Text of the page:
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Poll

Which vendor-specific IT certifications would you respect the most?

(None of the below / WTF / why am I even voting?)
- 0 (0%)
Microsoft
- 3 (23.1%)
Sun / Oracle / MySQL
- 4 (30.8%)
IBM
- 0 (0%)
HP
- 0 (0%)
SAP / Sybase
- 0 (0%)
Apple
- 2 (15.4%)
Adobe
- 0 (0%)
Novell
- 2 (15.4%)
Cisco
- 1 (7.7%)
Juniper
- 0 (0%)
Nortel
- 0 (0%)
VMware
- 0 (0%)
Red Hat
- 1 (7.7%)
Ubuntu
- 0 (0%)
Zend
- 0 (0%)

Total Members Voted: 5


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Author Topic: Vendor-Specific IT Certifications  (Read 4379 times)

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Alex Libman

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Vendor-Specific IT Certifications
« on: February 26, 2011, 11:07:49 PM »

Don't vote if your ideal choice is missing - let me know and I'll add it.  But keep in mind that this is just for vendor / product -specific certifications, so things like CompTIA don't apply.  Ya know how I feel about them standards committees...  :roll:

(Yes, I was biased to include BSD Certification, but it probably doesn't fit the criteria.)
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Zhwazi

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Re: Vendor-Specific IT Certifications
« Reply #1 on: February 26, 2011, 11:15:15 PM »

I chose MS, Oracle, and Redhat. MS because if you can get certified for a mess like Windows you've probably gotta be pretty sharp. Oracle because Oracle makes the most high-maintenance database ever made and if you can maintain it you've probably put up with a lot of crap to get there. Redhat because of horror stories as well.

Basically, the more complicated, bloated, and high-maintenance the product you can put up with and get certified to maintain and configure, the more respect I have for you.

I'll probably go for BSD certification soon, precisely because BSD is not a horrendous complicated bloated and high-maintenance mess like the three things I voted for (though less true of Redhat and Microsoft than of Oracle).
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Alex Libman

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Re: Vendor-Specific IT Certifications
« Reply #2 on: February 26, 2011, 11:42:40 PM »

There seems to be significant perception bias in many IT circles (especially ones affecting younger people) that corporate software can't do anything right.  Microsoft software is pretty good when you consider all the balls they have to juggle - idiot users who don't like change, idiot users who like shiny things, hardware vendors (most Windows crashes come from non-MS drivers), government interventionism in a hundred different countries, stockholders, lawyers, etc.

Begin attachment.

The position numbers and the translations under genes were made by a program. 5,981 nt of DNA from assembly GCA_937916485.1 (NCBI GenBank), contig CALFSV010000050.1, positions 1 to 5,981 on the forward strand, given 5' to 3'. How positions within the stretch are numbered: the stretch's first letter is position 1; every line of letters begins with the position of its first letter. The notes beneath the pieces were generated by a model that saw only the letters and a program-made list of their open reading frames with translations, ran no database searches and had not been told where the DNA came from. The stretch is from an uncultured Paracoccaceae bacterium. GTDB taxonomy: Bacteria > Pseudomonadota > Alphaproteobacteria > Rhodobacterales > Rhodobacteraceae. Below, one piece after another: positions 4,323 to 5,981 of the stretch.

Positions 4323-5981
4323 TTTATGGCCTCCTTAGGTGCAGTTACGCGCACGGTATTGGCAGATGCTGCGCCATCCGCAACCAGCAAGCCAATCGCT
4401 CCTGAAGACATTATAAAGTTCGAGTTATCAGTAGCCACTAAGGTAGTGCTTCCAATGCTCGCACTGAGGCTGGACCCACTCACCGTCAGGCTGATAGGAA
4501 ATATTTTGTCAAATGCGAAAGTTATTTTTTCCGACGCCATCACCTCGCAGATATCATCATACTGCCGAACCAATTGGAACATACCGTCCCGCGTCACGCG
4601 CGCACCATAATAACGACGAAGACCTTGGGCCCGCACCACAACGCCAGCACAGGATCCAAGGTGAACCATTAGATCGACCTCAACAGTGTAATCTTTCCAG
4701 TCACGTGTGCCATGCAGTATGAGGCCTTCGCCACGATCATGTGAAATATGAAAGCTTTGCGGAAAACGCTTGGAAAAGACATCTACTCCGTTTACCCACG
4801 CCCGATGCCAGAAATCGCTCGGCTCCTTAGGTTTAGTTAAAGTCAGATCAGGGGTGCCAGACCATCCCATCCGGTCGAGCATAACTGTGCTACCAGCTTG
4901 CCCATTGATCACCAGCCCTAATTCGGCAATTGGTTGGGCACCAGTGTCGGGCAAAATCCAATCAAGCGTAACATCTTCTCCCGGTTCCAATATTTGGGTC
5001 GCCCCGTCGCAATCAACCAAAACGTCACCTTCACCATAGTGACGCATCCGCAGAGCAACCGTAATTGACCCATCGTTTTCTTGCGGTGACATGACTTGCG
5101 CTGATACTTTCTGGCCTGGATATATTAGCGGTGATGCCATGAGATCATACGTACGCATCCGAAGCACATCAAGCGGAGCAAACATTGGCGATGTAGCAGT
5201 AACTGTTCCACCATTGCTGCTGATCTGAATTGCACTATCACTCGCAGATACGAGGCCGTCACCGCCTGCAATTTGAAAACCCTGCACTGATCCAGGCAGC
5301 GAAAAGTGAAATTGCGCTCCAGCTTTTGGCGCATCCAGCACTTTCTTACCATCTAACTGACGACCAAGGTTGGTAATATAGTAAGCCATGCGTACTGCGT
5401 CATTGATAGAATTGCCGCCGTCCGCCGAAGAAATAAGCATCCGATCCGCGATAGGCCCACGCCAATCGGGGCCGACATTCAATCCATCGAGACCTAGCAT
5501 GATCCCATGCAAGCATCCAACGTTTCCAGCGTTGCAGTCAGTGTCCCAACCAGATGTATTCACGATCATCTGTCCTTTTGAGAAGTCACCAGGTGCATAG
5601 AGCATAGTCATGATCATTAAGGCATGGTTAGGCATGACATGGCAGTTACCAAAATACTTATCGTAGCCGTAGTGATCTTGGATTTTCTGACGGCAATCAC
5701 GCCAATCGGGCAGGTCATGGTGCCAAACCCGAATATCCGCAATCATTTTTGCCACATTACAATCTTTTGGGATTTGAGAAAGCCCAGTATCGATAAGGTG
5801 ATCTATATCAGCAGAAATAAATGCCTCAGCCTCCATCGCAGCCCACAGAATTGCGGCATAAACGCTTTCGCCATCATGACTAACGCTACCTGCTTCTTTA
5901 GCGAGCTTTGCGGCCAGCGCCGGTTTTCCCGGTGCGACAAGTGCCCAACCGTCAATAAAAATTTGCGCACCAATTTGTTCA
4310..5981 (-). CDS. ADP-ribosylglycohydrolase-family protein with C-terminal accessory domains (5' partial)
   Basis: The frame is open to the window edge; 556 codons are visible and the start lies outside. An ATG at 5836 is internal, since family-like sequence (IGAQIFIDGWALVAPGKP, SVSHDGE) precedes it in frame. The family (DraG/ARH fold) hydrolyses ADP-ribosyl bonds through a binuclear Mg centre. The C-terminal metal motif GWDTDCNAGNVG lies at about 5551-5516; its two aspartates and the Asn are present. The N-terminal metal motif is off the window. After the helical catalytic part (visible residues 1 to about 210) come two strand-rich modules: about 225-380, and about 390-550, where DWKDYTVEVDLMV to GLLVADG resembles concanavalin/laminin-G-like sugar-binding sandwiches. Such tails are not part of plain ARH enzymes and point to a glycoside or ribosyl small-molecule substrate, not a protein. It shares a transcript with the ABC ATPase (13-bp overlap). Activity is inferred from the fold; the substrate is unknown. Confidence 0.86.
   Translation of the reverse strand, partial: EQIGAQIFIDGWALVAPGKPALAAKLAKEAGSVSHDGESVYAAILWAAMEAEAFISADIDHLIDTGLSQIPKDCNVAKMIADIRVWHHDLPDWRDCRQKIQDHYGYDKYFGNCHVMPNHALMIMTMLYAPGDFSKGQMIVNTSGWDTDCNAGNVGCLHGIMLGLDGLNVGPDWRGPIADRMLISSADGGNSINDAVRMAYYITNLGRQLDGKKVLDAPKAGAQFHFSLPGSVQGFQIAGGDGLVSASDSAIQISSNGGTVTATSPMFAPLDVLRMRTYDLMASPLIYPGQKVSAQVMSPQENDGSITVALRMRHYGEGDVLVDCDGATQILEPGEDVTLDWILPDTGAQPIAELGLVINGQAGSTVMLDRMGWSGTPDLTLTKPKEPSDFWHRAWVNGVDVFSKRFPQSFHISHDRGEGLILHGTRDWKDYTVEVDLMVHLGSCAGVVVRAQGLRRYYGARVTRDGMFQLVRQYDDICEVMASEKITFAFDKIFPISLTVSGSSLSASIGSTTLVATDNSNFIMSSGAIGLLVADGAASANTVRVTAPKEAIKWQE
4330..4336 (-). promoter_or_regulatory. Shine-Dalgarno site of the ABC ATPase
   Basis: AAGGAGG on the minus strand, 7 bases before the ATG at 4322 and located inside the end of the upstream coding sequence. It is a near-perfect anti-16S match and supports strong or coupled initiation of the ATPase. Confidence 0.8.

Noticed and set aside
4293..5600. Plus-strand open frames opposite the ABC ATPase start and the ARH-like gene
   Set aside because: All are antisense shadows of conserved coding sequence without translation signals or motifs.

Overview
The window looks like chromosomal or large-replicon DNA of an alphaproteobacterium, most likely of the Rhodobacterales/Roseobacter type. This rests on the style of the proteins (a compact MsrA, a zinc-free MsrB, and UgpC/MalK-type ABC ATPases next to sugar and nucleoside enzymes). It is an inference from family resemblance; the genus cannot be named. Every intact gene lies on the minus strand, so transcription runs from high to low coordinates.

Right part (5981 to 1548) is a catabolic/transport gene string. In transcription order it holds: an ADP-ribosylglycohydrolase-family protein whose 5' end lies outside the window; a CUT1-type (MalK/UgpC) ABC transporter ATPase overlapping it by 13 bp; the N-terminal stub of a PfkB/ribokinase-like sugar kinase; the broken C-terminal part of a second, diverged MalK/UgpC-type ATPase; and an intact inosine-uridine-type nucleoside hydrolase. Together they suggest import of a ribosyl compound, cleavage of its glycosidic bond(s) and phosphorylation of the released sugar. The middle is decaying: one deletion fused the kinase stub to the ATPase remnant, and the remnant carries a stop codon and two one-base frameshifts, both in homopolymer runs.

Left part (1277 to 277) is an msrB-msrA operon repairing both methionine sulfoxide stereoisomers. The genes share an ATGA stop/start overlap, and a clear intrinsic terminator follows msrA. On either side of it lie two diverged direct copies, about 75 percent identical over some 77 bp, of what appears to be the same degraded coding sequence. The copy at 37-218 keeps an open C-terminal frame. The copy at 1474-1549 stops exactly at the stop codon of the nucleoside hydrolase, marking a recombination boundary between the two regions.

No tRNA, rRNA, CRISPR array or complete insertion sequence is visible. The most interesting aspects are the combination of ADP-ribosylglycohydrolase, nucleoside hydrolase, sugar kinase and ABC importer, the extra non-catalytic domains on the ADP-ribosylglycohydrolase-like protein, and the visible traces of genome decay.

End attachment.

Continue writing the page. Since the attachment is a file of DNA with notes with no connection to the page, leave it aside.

Oracle too has very valid excuses for being the way it is - it's pushing the boundaries of high-end scalability in places that often spend millions of dollars on server hardware and other infrastructure costs.  Requiring knowledgeable DBA TLC is a small price to pay in the great scheme of things.


I'll probably go for BSD certification soon, precisely because BSD is not a horrendous complicated bloated and high-maintenance mess like the three things I voted for (though less true of Redhat and Microsoft than of Oracle).

Awesome!  And thanks for reminding me to start up a new "Copyfree Software" thread.  ;)
« Last Edit: February 26, 2011, 11:45:34 PM by Alex Libman »
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Zhwazi

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Re: Vendor-Specific IT Certifications
« Reply #3 on: February 27, 2011, 04:21:30 AM »

Microsoft stuff is good at what it sets out to do. The design goals do not appear to ever include "simple, streamlined, do one thing well, easy to understand and fix". They do seem to have traits like "backward-compatible, easy to use, do everything we can rationalize doing, with as much complexity as possible hidden from the user". Which encourages designs that are complicated, bloated, high maintenance, and impossible to understand. Which I don't forgive them for. :P

Redhat and Linux-specific stuff in general isn't good at what it sets out to do, but luckily it's also not good at making things easy. It's a hybrid between the Microsoft ethic of complex do-everything easy-to-use software and the ethic of simple, do-one-thing-well read-the-damn-manpage aspects of Unix philosophy, taking the worst of both worlds and creating pure computing evil. I've never had major issues with ports in FreeBSD, and I've never had a Linux install go a year without some kind of package corruption that was sufficiently difficult to recover from that I ended up just reinstalling, and I've tried lots of them from Ubuntu and CentOS to Gentoo and Linux-From-Scratch. Too many bad experiences with too many different distros. There's something in the water with those Linux folk.

Oracle, I fully understand why it is a complex high-maintenance piece of software that requires a fully qualified full-time DBA to operate. And I still don't forgive them! However anybody certified to do Oracle DBA gets my respect until proven unworthy.
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Alex Libman

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Re: Vendor-Specific IT Certifications
« Reply #4 on: March 27, 2011, 01:52:09 AM »

Certification news roundup:



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